By Darrell Berkheimer
Grand Teton National Park provided me with an attitude adjustment this year.
For years, I considered the Teton Mountains just something to look at as you drive north or south through western Wyoming. I did not consider it to be a destination national park – just one of scenic beauty. For me, it was just a place that could provide a short rest stop – time to take a few scenic pictures – and then move on.
That attitude was established back in 1971, when I first drove south from Yellowstone National Park into Idaho. But that attitude has been changed – just within the past year.
A best friend, Bette Wasik, had been telling me for a year that she really wanted to return to Grand Teton National Park to see more of it. She noted she had been through Yellowstone Park several times and now wanted to see more of the Tetons – especially to see the elk and moose for which the Tetons are so famous.
Then another friend, Diana Lee Dusek of Bozeman, surprised me with the gift of a book titled “Paddling Yellowstone and Grand Teton National Parks.” Reading that book promptly initiated and accelerated my reversal in attitude about the Tetons.
Bette and I enjoy kayaking – especially on lakes and mild river currents. The big lakes don’t appeal to us as much as the smaller lakes. We really enjoyed kayaking Two Medicine Lake at Glacier National Park in mid-September of 2007. But Bette opted to sit on shore and read while I paddled a bit on the south end of Lake McDonald, out from Apgar village. I was eager to return to the launching ramp, however, when the wind began whipping up waves.
So I was captivated by reading about the one-day paddling trips on the smaller lakes in the Tetons. Suddenly, an October trip to visit northwest Arkansas was switched to a late September week at the Grand Tetons. And it was the best time to see Nature dressing in her fall beauty as the elk begin their migration to the National Elk Refuge north of Jackson.
We found the campsites at Signal Mountain Campground along Jackson Lake to be just the right size to accommodate my small camping trailer and mini cargo van. And the Signal Mountain Lodge and cabins provide the only accommodations inside the park that offer breathtaking views across Jackson Lake from your cabin or room window.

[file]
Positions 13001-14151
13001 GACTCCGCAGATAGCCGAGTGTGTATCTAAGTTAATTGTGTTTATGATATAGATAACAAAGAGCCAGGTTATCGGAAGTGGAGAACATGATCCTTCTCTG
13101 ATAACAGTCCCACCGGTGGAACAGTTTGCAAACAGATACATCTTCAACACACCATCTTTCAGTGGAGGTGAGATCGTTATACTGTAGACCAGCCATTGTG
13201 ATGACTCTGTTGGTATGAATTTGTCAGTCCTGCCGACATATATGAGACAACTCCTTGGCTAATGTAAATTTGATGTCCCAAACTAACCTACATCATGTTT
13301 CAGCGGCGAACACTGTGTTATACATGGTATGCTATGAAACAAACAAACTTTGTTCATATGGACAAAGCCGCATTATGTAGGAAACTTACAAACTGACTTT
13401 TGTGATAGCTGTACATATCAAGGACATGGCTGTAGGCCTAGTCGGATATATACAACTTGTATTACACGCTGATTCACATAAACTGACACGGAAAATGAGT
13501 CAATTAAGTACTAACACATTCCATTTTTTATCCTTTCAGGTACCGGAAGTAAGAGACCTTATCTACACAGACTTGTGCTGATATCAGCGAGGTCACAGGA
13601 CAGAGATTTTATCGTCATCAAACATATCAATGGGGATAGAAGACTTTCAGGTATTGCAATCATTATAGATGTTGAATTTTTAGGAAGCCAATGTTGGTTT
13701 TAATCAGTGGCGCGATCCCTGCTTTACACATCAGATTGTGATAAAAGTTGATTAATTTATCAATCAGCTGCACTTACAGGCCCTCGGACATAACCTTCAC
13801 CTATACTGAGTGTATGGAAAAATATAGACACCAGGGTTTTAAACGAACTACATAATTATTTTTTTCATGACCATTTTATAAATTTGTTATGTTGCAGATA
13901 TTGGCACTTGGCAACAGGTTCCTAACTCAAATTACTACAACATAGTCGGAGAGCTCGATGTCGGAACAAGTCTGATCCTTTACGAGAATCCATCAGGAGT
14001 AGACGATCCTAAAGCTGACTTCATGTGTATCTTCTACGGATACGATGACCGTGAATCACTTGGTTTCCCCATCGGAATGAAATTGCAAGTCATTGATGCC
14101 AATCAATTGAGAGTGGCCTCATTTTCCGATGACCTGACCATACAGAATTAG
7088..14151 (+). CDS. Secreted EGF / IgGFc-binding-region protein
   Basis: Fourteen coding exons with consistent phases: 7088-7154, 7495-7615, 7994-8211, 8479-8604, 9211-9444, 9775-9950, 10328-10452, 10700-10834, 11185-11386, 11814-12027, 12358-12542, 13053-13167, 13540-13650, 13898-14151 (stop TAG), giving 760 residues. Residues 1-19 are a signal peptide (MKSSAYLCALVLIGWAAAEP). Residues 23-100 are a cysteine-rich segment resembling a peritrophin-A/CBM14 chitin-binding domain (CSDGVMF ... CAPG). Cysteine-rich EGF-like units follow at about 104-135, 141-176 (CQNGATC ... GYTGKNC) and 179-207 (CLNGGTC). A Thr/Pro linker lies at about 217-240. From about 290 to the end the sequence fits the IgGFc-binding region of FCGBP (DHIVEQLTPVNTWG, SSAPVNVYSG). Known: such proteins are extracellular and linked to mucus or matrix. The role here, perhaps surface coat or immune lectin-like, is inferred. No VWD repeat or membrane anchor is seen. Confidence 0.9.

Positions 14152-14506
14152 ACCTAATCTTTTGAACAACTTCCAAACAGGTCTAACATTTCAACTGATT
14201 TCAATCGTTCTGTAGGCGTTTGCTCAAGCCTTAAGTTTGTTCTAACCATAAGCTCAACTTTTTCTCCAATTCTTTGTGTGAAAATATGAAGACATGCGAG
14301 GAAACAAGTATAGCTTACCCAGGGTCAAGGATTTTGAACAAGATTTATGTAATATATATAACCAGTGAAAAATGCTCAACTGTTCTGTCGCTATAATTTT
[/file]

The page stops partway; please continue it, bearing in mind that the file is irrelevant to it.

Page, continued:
The campground also stretches right out to banks above the edge of the lake that provide the same lakeside views of the looming Tetons.
Much of the enjoyment of any trip can come from planning it weeks and sometimes months in advance. And I’m sure Bette saw the sparkle in my eyes as I talked about kayaking five of the Tetons lakes and a short stretch of the Snake River. But the planning, no matter how much we enjoyed it, could not compare to the feelings we experienced when we actually paddled each of those lakes.
The first highlight of our trip came with a short drive south from Signal Mountain that evening after we arrived. It was near dusk and elk were along both sides of the road as they apparently were crossing from west to east, feeding along the way.
That’s when we saw a majestic bull who kept on moving about as he obviously had only one thing on his mind – a certain cow that kept walking away from him. We took several pictures of him. But all but one was blurred, and he was turning his head away from us in that one.
Already our trip was a success, and we hadn’t even approached any of the lakes.
String Lake was the first the next day. Our launching was delayed until late afternoon by cool, on-again, off-again drizzling weather. But the paddling book noted String Lake “is one of the most beautiful places you will ever paddle.” And I absolutely agree.
We beached at the north end of String Lake long enough to walk the approximate 100-yard portage to Leigh Lake – which I think is the real jewel of kayaking in the Tetons. Unfortunately, we failed to return to Leigh Lake later in the week as we originally planned. So for me, it may be the centerpiece of a return trip to the Tetons.
Then we kayaked Two Ocean Lake, and we were the only crafts on the lake all that day. But we had occasional glimpses of numerous hikers enjoying the trail that circles the nearly 3-mile-long lake. Two Ocean Lake and the four-mile drive back to it provided the best of the autumn splendor that we experienced during our Tetons visit.
As the week progressed, we paddled on Jenny Lake, the south end of Jackson Lake and 5 miles of the Snake River that included the Oxbow Bend. The calm water of the Oxbow Bend is much like paddling a serene lake. That’s where we got a close-up picture of a bull moose that is the envy of professional photographers.
Photographers lined the banks of the Oxbow Bend waiting for that moose to get up from its bed in a corner-like area created by a stream that appeared dry during our visit. But the great photos of that moose – at that time – were available only from the water where we were.
I hope to return to the lakes of the Tetons. I desire to make that portage from String Lake to Leigh Lake. I wish to paddle along the west side of Leigh Lake, where there are no hiking trails – just campsites accessible only by water.
I also want to paddle along more of the south end of Jackson Lake – again where there are no trails, only campsites accessible by water. And I’m as eager to spend part of another day in the Oxbow Bend of the Snake River.
I still have not seen near all of the animals that I know are there – especially the beaver, muskrats, otters, one or more bears, and perhaps even a weasel.
Finally, I’ve come to the conclusion that the Tetons can match even the majesty of the mountains in Alaska and British Columbia.